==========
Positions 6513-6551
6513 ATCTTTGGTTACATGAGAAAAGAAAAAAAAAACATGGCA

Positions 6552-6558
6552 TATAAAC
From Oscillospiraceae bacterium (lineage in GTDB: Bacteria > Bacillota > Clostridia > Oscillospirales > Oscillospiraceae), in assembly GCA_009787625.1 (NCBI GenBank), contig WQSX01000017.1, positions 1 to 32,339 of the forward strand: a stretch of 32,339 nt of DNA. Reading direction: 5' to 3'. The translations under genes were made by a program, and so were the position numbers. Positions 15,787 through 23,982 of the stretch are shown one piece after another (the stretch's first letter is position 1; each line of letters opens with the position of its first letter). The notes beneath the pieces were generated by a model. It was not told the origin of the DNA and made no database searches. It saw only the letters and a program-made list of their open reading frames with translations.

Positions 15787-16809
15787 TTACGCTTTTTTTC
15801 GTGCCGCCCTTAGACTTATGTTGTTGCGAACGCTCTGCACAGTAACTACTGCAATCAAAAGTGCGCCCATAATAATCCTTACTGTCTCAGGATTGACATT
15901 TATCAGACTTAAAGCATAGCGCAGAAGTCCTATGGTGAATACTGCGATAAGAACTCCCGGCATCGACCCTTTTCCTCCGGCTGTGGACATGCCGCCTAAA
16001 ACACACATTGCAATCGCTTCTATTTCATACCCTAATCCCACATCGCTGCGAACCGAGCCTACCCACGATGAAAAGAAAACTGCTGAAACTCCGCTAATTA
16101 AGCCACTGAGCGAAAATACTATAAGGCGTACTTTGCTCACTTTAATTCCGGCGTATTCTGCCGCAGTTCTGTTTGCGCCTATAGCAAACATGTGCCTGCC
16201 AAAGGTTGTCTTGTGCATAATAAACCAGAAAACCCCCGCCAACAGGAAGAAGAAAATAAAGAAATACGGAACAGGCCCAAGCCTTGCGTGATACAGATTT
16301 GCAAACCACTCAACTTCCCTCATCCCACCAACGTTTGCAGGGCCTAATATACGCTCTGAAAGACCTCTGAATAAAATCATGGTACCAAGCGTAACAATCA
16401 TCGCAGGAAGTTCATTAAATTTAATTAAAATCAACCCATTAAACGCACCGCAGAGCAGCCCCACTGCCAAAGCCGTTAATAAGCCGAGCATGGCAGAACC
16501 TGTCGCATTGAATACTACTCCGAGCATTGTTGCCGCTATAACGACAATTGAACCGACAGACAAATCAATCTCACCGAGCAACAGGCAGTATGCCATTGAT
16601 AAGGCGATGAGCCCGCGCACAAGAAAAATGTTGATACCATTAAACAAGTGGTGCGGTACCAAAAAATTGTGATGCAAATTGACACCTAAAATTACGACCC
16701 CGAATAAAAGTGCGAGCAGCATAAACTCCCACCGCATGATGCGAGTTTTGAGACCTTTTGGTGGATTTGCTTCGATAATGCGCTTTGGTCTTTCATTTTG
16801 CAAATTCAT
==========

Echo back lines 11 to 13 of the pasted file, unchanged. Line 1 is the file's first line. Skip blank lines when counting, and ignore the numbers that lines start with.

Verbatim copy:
16101 AGCCACTGAGCGAAAATACTATAAGGCGTACTTTGCTCACTTTAATTCCGGCGTATTCTGCCGCAGTTCTGTTTGCGCCTATAGCAAACATGTGCCTGCC
16201 AAAGGTTGTCTTGTGCATAATAAACCAGAAAACCCCCGCCAACAGGAAGAAGAAAATAAAGAAATACGGAACAGGCCCAAGCCTTGCGTGATACAGATTT
16301 GCAAACCACTCAACTTCCCTCATCCCACCAACGTTTGCAGGGCCTAATATACGCTCTGAAAGACCTCTGAATAAAATCATGGTACCAAGCGTAACAATCA